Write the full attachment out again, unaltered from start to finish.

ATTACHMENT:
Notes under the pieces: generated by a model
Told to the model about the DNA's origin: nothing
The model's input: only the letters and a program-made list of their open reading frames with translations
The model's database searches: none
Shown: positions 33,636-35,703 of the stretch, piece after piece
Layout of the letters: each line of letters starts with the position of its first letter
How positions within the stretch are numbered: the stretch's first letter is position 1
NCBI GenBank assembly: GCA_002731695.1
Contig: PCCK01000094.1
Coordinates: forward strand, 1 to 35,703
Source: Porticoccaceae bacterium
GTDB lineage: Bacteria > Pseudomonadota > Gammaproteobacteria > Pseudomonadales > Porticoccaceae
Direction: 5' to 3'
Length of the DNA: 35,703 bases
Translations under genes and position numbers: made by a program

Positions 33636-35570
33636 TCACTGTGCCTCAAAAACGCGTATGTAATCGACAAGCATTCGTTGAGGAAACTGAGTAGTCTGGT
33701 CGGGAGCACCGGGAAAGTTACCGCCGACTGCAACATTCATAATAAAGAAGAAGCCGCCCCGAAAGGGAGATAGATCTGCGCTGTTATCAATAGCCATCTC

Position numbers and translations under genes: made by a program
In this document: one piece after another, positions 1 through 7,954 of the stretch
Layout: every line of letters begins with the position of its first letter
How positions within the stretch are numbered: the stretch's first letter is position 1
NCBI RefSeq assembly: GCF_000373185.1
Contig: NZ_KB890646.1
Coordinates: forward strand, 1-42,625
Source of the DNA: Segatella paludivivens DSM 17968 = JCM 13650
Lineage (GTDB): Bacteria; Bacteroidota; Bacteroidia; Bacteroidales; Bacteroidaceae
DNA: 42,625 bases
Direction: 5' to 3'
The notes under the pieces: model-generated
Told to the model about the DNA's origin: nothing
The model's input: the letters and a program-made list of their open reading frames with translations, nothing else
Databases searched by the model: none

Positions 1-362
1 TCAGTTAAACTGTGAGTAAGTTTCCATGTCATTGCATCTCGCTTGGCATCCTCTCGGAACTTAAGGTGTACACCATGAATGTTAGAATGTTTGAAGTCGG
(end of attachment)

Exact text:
Notes under the pieces: generated by a model
Told to the model about the DNA's origin: nothing
The model's input: only the letters and a program-made list of their open reading frames with translations
The model's database searches: none
Shown: positions 33,636-35,703 of the stretch, piece after piece
Layout of the letters: each line of letters starts with the position of its first letter
How positions within the stretch are numbered: the stretch's first letter is position 1
NCBI GenBank assembly: GCA_002731695.1
Contig: PCCK01000094.1
Coordinates: forward strand, 1 to 35,703
Source: Porticoccaceae bacterium
GTDB lineage: Bacteria > Pseudomonadota > Gammaproteobacteria > Pseudomonadales > Porticoccaceae
Direction: 5' to 3'
Length of the DNA: 35,703 bases
Translations under genes and position numbers: made by a program

Positions 33636-35570
33636 TCACTGTGCCTCAAAAACGCGTATGTAATCGACAAGCATTCGTTGAGGAAACTGAGTAGTCTGGT
33701 CGGGAGCACCGGGAAAGTTACCGCCGACTGCAACATTCATAATAAAGAAGAAGCCGCCCCGAAAGGGAGATAGATCTGCGCTGTTATCAATAGCCATCTC

Position numbers and translations under genes: made by a program
In this document: one piece after another, positions 1 through 7,954 of the stretch
Layout: every line of letters begins with the position of its first letter
How positions within the stretch are numbered: the stretch's first letter is position 1
NCBI RefSeq assembly: GCF_000373185.1
Contig: NZ_KB890646.1
Coordinates: forward strand, 1-42,625
Source of the DNA: Segatella paludivivens DSM 17968 = JCM 13650
Lineage (GTDB): Bacteria; Bacteroidota; Bacteroidia; Bacteroidales; Bacteroidaceae
DNA: 42,625 bases
Direction: 5' to 3'
The notes under the pieces: model-generated
Told to the model about the DNA's origin: nothing
The model's input: the letters and a program-made list of their open reading frames with translations, nothing else
Databases searched by the model: none

Positions 1-362
1 TCAGTTAAACTGTGAGTAAGTTTCCATGTCATTGCATCTCGCTTGGCATCCTCTCGGAACTTAAGGTGTACACCATGAATGTTAGAATGTTTGAAGTCGG